The U.S. Department of Agriculture has lifted limitations on what kids can eat at schools -- the caloric intake of grains, starches and protein in the school lunch program.
Limitations were installed this school year, aimed to stem the rising tide of childhood obesity. They were fostered by First Lady Michelle Obama, but they raised the anger of parents who said their children weren’t getting enough to eat.
Under Obama's “Let’s Move” program, limits were placed on the number of lunch servings per student, and more emphasis was placed on vegetables and fruits.
During the past three decades, childhood obesity rates in America have tripled, and today, nearly one in three children in America are overweight or obese, according to the USDA.
But one size of regulations do not fit everywhere. The USDA regulations shorted some students, especially fast-growing young athletes, and created burdensome paperwork.
The new revisions will lend more flexibility to schools and students, especially such athletes. Schools in Nebraska and across the country will receive official notice in a few days of the changes, which will be in place for the 2012-2013 school year, USDA Secretary Tom Vilsack has said.
The Bulletin reported complaints about Michelle Obama's school lunch initiative soon after school began in September.
Officials in Arnold and Stapleton said obesity is not a big concern in their schools compared to urban schools, because rural students tend to be much more active.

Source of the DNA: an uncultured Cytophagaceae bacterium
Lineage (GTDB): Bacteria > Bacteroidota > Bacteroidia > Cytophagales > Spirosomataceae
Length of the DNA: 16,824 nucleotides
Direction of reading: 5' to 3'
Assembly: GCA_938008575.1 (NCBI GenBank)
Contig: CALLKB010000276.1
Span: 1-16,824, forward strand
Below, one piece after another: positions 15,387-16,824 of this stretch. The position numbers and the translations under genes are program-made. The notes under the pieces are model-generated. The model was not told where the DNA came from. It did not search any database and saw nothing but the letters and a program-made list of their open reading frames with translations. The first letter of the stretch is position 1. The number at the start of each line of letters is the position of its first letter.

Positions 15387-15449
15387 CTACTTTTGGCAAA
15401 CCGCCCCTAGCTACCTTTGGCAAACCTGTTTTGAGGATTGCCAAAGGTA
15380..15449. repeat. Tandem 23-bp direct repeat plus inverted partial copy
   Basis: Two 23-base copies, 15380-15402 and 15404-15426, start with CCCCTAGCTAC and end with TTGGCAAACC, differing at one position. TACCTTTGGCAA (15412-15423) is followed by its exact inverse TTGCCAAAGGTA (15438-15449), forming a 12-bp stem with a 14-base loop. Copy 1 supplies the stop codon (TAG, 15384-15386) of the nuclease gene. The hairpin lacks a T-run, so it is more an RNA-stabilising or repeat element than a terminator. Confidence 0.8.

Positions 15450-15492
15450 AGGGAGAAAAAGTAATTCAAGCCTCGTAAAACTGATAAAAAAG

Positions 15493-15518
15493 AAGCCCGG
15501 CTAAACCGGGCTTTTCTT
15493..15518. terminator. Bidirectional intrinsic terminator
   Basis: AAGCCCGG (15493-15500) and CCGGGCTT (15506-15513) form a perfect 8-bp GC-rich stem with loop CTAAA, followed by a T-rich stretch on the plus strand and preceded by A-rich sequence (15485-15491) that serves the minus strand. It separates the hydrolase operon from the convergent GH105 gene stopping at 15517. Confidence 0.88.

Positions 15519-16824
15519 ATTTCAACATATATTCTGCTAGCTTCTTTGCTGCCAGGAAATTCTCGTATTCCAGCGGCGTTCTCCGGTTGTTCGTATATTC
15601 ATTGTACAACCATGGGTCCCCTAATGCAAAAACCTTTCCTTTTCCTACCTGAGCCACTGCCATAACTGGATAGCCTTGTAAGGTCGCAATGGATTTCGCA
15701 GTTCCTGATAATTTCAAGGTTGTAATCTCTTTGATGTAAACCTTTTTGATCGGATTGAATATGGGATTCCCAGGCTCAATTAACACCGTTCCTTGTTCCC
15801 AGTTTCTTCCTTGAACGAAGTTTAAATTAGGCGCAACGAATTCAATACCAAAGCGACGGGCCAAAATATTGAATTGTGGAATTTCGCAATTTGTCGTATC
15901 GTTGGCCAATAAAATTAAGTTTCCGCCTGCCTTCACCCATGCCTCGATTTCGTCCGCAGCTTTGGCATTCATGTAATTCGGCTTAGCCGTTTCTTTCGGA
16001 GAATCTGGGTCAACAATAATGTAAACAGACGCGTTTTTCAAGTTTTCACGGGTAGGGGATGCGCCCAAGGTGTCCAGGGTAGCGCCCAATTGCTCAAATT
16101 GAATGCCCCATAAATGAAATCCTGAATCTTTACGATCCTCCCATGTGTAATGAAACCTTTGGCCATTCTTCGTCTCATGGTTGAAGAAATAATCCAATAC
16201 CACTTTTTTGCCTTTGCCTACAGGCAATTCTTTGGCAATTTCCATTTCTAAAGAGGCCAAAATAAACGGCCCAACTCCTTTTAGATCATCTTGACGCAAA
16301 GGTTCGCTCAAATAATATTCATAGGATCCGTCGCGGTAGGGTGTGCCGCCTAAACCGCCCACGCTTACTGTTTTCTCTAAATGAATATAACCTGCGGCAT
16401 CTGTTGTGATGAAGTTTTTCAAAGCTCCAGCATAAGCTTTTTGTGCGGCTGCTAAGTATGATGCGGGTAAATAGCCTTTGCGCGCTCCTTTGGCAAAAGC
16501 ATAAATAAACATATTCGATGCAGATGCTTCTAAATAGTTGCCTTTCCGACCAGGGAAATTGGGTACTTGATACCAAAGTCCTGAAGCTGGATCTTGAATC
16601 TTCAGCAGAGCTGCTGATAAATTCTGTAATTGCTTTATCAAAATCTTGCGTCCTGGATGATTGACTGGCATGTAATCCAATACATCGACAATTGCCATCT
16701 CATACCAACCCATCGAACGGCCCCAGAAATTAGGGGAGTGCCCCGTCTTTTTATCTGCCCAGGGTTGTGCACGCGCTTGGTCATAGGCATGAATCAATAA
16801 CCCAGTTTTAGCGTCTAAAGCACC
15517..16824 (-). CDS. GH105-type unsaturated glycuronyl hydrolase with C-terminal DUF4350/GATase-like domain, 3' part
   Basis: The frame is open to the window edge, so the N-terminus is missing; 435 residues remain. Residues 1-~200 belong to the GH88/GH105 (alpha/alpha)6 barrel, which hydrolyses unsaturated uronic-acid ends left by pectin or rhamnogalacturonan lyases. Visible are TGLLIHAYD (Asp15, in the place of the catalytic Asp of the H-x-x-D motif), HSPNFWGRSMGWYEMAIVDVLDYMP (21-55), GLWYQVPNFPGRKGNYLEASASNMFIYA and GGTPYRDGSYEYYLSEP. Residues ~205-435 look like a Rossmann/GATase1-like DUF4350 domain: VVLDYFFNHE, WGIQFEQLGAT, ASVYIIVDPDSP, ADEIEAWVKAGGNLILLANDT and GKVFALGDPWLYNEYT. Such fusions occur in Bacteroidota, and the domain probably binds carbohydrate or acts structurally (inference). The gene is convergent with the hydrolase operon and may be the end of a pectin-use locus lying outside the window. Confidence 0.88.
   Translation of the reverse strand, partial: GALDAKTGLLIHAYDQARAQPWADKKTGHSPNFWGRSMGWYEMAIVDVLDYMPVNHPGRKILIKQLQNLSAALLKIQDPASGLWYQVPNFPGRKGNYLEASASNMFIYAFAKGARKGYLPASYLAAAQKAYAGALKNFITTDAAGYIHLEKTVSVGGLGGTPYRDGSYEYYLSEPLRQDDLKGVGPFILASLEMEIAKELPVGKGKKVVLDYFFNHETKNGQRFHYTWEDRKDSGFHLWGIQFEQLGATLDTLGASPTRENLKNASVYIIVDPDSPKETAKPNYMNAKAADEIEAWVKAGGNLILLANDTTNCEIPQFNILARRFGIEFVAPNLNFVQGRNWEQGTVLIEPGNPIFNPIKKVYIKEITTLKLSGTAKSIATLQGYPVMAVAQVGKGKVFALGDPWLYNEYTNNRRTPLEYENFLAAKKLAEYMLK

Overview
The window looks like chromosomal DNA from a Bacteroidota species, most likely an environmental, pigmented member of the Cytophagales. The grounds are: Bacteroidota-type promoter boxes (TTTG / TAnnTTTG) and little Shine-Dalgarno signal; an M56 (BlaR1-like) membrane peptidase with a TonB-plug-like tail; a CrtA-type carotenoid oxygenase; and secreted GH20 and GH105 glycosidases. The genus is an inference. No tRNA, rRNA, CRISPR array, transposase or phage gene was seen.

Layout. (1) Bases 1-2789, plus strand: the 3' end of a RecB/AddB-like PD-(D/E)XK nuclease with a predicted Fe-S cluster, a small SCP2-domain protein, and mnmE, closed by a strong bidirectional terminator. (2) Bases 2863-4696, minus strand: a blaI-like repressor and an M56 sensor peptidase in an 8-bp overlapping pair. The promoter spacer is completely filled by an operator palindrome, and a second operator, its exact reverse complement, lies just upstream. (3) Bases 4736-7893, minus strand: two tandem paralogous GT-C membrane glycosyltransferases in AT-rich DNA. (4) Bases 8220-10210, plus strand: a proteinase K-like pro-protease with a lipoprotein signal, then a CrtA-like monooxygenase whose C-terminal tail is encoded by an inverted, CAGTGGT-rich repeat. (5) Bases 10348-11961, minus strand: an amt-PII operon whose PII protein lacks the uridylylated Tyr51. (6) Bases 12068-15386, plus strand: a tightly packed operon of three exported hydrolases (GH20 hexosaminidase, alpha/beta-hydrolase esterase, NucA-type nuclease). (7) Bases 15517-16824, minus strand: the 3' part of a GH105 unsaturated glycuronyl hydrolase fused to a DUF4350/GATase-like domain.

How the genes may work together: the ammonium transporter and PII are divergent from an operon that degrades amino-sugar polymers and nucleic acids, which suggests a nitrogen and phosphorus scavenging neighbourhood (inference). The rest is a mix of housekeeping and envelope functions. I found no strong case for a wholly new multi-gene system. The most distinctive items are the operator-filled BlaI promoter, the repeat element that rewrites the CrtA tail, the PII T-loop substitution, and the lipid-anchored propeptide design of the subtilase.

“These laws don’t always fit our rural areas,” Arnold Principal Dawn Lewis told Bulletin Correspondent Karen Hough. “Our children are active from elementary through high school. Most of the elementary students participate in Pee Wee or junior high volleyball or football and some go to gymnastics or dance. High school students who lift weights arrive at 6 a.m. and are here until after practice at 6 p.m.”
Officials in Hershey and North Platte said the lunch requirements didn’t really change, but the paperwork increased. They said cooks and lunch clerks spent hours filling out mandatory paper work.
“It’s tough to get used to,” Young said in September. “Lots of schools around the country were giving away seconds… but the state said ‘no, you can’t do that.’”
When seconds were served, they had to be recorded and students had to pay extra for them, under the first set of rules. And unlike the cost of the main meal, second helpings were not subsidized for low-income families, so costs kept some students from eating as much as they needed.
Rep. Adrian Smith, who met with students throughout Nebraska in October, said the newly revised rules are a good step, but he’s not sure they go far enough.
“I appreciate the Department of Agriculture’s decision to allow for more grains and meat in school meals,” Smith said. “These changes are a step in the right direction and should be made permanent.”
But Smith also said local officials should get more flexibility to implement school food guidelines.
“The legislation failed to adequately consider budget limitations faced by school lunch providers and provided no credit to schools already taking steps to offer students healthier choices,” he said.